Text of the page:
Pittsfield man cleared in string of Lenox break-ins


PITTSFIELD -- A city man was found not guilty on Thursday of committing a string of break-ins of Lenox businesses in a single night in February.

Timothy W. Welch, 45, of Union Street, wiped away tears as the jury returned the verdict of not guilty on five charges related to the break-ins of three downtown Lenox businesses that included a coffee shop, a dentist's office and a sandwich shop. There were seven businesses that had been broken into or had been the scene of an attempted break-in on the night of Feb. 19, but the charges against Welch were limited to three.

The jury of eight women and four men in Berkshire Superior Court deliberated for about an hour on Thursday before returning the not guilty verdicts on breaking and entering and larceny from a building charges following a two-day trial.

According to Assistant Berkshire District Attorney Daniel Hespeler, on the night of Feb. 19, Welch showed up at a Lenox bar near where the break-ins had taken place soaking wet. After getting thrown out for allegedly pestering customers by trying to buy cigarettes, he took a cab back to Pittsfield and stopped off at a convenience store to purchase cigarettes. The prosecutor said the denominations of the cash Welch used to pay for the beer, the ride and the cigarettes matched what was taken from two of the businesses hit that night.

During a search of the defendant's home, the clothes he had been wearing had recently been washed and dried, but small pieces of glass were found in the pockets of his coat and sweatpants.

According to the Lenox Police, whoever had broken in had smashed the windows of the businesses to gain entry.

Welch's attorney, Richard D. LeBlanc, told the jury during his final summation that the prosecution was asking them to guess about much of the case since there was no real evidence against his client. He said the police didn't make any comparisons between what was found in Welch's pockets and the glass found at the scene and that a boot print found near one of the break-ins was estimated at a size 10, when his client wears an 11 1/2 sized shoe.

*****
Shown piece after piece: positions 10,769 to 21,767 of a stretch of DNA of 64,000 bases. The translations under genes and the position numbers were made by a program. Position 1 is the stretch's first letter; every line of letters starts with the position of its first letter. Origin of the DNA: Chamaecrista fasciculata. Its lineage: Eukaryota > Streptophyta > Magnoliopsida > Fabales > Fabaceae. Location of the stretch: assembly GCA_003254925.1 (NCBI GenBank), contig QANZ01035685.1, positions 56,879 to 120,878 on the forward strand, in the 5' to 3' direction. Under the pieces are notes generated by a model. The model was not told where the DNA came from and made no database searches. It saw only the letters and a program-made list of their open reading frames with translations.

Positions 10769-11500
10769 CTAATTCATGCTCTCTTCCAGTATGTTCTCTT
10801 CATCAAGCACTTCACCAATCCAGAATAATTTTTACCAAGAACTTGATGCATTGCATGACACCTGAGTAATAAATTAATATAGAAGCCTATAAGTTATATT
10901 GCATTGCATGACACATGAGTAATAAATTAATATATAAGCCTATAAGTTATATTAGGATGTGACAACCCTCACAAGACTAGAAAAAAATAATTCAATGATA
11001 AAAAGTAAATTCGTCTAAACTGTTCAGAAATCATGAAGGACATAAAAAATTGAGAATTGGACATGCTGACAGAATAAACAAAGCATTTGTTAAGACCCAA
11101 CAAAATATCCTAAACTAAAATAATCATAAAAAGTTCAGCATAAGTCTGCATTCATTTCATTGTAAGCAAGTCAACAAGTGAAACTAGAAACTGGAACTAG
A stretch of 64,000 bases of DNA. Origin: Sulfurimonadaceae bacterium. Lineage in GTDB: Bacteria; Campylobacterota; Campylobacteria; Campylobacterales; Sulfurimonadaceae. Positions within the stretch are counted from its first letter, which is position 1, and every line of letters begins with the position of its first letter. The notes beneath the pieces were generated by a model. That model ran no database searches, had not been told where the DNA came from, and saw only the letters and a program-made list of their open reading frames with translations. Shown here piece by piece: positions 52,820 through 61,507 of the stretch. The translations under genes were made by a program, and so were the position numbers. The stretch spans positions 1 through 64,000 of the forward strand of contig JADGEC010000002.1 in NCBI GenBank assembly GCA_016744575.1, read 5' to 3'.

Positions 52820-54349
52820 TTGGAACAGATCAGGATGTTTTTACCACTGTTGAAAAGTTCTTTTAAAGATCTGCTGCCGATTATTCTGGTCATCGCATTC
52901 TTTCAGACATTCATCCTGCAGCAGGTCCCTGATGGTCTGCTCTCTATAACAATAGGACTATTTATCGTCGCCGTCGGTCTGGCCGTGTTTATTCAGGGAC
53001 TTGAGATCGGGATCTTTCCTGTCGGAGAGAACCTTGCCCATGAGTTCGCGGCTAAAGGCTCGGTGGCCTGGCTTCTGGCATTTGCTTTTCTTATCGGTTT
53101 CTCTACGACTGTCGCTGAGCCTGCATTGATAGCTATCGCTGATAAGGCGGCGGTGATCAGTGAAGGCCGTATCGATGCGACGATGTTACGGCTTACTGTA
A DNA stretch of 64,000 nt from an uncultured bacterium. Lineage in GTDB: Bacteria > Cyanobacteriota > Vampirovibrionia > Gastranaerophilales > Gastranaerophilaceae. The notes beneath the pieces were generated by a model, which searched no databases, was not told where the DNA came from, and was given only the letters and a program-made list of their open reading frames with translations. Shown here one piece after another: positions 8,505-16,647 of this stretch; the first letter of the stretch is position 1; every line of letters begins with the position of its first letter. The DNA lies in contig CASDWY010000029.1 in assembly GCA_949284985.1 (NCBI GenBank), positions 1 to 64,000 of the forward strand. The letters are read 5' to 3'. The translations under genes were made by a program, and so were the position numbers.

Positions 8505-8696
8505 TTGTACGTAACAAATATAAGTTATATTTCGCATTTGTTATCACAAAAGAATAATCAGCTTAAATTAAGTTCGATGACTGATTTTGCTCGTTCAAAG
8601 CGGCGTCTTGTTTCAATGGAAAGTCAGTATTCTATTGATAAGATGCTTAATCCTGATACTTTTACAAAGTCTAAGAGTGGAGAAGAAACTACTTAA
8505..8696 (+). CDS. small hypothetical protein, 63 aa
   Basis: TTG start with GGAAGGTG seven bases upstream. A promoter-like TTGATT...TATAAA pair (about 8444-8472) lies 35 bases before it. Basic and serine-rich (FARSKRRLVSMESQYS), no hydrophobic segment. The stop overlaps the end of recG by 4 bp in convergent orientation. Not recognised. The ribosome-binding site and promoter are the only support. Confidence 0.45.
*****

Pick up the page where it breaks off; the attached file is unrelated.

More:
LeBlanc argued that his client's clothes were not cut or sliced up, something you might expect if Welch he had been crawling through broken glass to gain entry into the buildings.

Additionally, when asked to go speak with police, Welch complied with the request, said LeBlanc.

"That's consistent with innocence," he said.

Of the cash Welch had on him that night, the attorney pointed out "it's not a crime to have money in your pocket."

Welch had originally been charged with 12 crimes, but before trial the DA's Office dismissed four counts of attempt to commit a crime and three counts of malicious destruction or property.

After the prosecution finished its case, Judge Mary-Lou Rup allowed a defense motion to reduce the charges on two counts of breaking and entering in the nighttime to the lesser included offense of breaking and entering in the daytime for a felony.

Welch had been free on personal recognizance and walked out of the courtroom Thursday a free man.

There is a possibility the DA's Office might be seeking to bring other charges against Welch, according to what Hespeler told the court.

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